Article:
How to Establish Good Credit so You Don't Feel Ashamed of Your Credit Score
Patience is a virtue if you're in the position of reestablishing your credit standing. There is no quick fix for bad credit scores. If you have negative information on your credit report -- late payments, a bankruptcy, too many inquiries -- follow the advice we've collected for you and simply wait. Time is your ally when you need to start over, build and keep good credit.
The specific length of time it will take to rebuild your credit history after a negative change depends on the reasons behind each change. Most delinquencies and public record items remain on your credit report for seven years. Some bankruptcies may remain for 10 years, as do unpaid tax liens. And credit inquiries remain on your report for two years.
To get back on your feet
Contact your credit card providers. Talk to your creditors about your situation. Many of them have temporary hardship programs that will reduce your monthly payments until you can get back on your feet. Check your credit report to see what's in it. First get a free credit report from AnnualCreditReport.com. To work on specific accounts, get copies of your credit reports from each of the three major credit bureaus: Equifax, Experian, and TransUnion. Federal law gives you the right to view your own credit report. You should check it at least once a year to make sure the correct information is being reported. Dispute any items you find in your credit report that are inaccurate, incomplete, out of date, or that you believe cannot be verified. If you have negative entries that remain beyond their time limit, you can dispute them. Other things you can dispute include: Payments reported late that were actually on time Accounts that aren’t yours Inaccurate credit limit/loan amount or account balance Inaccurate creditor Inaccurate account status, such as "past due," when it's not You’ll need to submit proof if there’s something wrong with your address, name, date of birth, or your Social Security number. You can send a copy of your driver’s license, recent billing statement, or your social security card to solve these issues. Proof might also be a canceled check showing that you paid your bill on time. Also, a recent billing statement showing your credit card limit or balance. Make sure you send a copy of the proof and keep the original documents for your files.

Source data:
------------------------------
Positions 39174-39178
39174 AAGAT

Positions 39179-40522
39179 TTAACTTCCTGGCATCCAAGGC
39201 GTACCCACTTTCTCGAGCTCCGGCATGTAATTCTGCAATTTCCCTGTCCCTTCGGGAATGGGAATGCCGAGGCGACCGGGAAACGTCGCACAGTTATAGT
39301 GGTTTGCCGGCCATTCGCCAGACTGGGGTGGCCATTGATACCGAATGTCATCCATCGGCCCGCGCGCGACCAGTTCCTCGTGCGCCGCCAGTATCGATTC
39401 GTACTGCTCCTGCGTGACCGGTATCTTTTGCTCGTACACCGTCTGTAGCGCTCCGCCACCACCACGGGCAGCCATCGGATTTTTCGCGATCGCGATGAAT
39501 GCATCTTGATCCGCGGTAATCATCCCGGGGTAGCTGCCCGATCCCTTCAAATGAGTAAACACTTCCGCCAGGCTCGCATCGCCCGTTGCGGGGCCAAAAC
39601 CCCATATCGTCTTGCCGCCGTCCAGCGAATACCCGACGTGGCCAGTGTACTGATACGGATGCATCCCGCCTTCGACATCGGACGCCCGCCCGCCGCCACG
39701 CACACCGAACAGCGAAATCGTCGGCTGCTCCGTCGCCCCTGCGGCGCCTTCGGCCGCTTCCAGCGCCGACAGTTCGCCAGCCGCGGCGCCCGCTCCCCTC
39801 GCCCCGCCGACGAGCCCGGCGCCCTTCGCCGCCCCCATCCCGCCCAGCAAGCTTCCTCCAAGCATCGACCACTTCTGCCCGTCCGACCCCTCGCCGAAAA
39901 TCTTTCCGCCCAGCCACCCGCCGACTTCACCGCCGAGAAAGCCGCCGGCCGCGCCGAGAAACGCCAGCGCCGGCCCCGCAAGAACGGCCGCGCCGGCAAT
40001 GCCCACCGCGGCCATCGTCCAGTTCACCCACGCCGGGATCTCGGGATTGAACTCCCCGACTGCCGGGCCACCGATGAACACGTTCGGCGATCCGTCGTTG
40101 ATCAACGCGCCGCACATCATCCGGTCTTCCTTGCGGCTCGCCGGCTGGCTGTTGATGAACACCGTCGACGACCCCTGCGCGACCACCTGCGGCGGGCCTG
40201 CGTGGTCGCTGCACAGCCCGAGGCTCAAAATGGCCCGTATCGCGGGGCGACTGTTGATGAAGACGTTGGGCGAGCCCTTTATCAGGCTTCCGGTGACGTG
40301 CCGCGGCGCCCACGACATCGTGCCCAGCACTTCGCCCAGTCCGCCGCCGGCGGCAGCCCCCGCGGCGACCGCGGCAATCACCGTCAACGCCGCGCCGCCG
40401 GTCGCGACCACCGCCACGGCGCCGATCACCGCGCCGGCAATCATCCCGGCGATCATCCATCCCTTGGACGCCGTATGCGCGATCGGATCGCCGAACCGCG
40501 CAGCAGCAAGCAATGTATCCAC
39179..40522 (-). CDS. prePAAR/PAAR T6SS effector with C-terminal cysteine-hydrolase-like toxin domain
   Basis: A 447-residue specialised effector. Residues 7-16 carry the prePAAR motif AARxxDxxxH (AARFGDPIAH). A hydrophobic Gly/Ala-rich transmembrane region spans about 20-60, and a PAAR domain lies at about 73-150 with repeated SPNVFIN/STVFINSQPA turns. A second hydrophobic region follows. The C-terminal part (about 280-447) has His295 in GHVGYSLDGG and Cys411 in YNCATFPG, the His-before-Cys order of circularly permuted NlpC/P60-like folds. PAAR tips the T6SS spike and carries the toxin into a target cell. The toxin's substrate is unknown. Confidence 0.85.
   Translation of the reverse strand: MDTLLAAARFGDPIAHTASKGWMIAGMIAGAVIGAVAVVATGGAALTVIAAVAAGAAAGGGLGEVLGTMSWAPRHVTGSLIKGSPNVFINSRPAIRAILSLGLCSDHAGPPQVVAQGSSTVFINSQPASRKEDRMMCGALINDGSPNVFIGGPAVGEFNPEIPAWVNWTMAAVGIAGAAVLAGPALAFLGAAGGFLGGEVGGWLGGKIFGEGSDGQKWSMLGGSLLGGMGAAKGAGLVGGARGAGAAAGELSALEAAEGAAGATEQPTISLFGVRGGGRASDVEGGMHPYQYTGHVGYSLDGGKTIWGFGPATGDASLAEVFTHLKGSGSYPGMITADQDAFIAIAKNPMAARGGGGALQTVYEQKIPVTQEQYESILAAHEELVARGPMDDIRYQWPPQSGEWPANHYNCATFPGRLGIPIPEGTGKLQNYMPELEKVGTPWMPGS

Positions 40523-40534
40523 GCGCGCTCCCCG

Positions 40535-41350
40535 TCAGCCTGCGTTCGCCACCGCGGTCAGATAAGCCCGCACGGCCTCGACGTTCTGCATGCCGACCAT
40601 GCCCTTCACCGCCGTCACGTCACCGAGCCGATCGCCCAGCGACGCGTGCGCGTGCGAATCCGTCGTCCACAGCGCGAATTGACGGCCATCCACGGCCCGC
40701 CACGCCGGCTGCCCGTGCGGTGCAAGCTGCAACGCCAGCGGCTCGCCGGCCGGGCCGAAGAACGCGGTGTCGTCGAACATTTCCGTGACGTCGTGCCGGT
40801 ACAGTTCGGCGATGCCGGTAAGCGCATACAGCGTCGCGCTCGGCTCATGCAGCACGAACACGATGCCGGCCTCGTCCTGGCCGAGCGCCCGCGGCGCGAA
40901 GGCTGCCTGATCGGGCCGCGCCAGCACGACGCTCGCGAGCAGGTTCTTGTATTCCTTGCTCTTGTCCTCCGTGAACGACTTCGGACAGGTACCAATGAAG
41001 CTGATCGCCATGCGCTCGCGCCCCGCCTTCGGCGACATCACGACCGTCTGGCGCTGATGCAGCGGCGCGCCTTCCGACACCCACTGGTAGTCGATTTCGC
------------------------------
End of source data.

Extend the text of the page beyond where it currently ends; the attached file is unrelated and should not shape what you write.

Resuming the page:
The credit bureau has 30 days to investigate your dispute and respond to you, in writing, with the results of the investigation. Any data you provided about the inaccuracy of the information will be forwarded to the original information provider. The information provider is then required to investigate and respond back to the credit bureau. Once the investigation is complete, the credit bureau will provide you with the results, along with a free copy of your credit report if the dispute resulted in a change.
Establish good credit habits
Your payment history makes up 35 percent of your credit score. Paying your bills on time is the most important contributor to a good credit score. Even if the debt you owe is a small amount, it is crucial that you make payments on time. Consider using automatic payments to help you. Keep balances low on credit cards and other "revolving credit." New credit card purchases will raise your credit utilization -- the ratio between your credit card balances and your credit limit. The higher your balances are, the more your credit score is affected. Apply for and open new credit accounts only as needed. New credit inquiries can hurt your credit score. Use the credit you already have to prove your ongoing ability to manage credit responsibly. Pay off debt rather than moving it around. The amount of debt you're carrying is 30 percent of your credit score. Start paying off your debts to improve your credit situation. It's very rare that closing a credit card account will improve your credit score. Before you close any account make sure it won't negatively affect your credit. Protect your credit information from fraud and identity theft.
Rebuild your credit
In starting over, major banks won't be much help because of your low credit scores. Fortunately, you still have some options. Shop around for creditors who'll provide service for reasonable fees. Be careful when you apply for this new credit. Make sure you don’t put in too many credit applications. It will affect your credit score, making it harder to get approved for new credit. Watch out for sub-prime credit cards that prey on people with bad credit. These credit cards often have high interest rates and extremely high fees. A lot of people find themselves right back in debt with damaged credit after trying to rebuild with one of these types of credit cards. You have the option of using a prepaid credit card, but it won't help to rebuild your credit score. While you can get a prepaid credit card regardless of your credit history, they don't report to credit bureaus (because they're not credit cards), so using one won't help your credit. If your credit card application is denied, don't rush out and put in more credit card applications. Instead, wait to get the letter in the mail that tells you the specific reasons you were denied. Your being turned down may have nothing to do with your credit score, but could be related to another factor, like your income. Once again, exercise patience.